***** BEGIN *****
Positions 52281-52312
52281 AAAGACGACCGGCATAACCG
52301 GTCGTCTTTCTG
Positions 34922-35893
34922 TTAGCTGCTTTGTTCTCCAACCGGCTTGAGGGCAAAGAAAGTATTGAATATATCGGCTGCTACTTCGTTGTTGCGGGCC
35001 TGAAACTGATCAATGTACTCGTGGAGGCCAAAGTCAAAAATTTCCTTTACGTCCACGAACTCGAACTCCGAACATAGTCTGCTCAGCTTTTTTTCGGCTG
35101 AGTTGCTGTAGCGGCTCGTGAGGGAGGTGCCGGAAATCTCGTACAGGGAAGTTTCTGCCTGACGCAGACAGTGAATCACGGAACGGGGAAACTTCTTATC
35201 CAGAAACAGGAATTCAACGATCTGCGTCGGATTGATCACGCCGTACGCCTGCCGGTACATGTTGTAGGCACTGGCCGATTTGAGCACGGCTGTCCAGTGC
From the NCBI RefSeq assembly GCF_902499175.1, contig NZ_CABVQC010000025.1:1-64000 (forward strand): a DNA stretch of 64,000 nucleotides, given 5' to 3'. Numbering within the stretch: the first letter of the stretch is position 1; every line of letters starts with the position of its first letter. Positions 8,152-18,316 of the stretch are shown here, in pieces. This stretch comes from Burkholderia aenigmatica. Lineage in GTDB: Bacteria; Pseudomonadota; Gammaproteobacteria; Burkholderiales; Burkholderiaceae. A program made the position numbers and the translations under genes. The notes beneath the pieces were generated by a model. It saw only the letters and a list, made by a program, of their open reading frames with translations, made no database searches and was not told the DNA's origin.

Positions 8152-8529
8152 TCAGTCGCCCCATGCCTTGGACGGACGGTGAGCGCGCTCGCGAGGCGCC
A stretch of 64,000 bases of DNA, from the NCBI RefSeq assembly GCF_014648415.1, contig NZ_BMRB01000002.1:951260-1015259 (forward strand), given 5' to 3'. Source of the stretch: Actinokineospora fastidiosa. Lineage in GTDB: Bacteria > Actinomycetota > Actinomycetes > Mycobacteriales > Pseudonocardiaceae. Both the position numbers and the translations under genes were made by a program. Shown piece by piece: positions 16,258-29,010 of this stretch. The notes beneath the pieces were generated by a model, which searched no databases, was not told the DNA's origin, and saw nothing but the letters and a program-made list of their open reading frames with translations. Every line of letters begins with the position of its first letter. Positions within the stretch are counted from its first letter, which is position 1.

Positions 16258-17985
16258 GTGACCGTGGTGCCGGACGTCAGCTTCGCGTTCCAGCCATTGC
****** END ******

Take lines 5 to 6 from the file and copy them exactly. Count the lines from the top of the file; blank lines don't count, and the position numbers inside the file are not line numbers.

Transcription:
34922 TTAGCTGCTTTGTTCTCCAACCGGCTTGAGGGCAAAGAAAGTATTGAATATATCGGCTGCTACTTCGTTGTTGCGGGCC
35001 TGAAACTGATCAATGTACTCGTGGAGGCCAAAGTCAAAAATTTCCTTTACGTCCACGAACTCGAACTCCGAACATAGTCTGCTCAGCTTTTTTTCGGCTG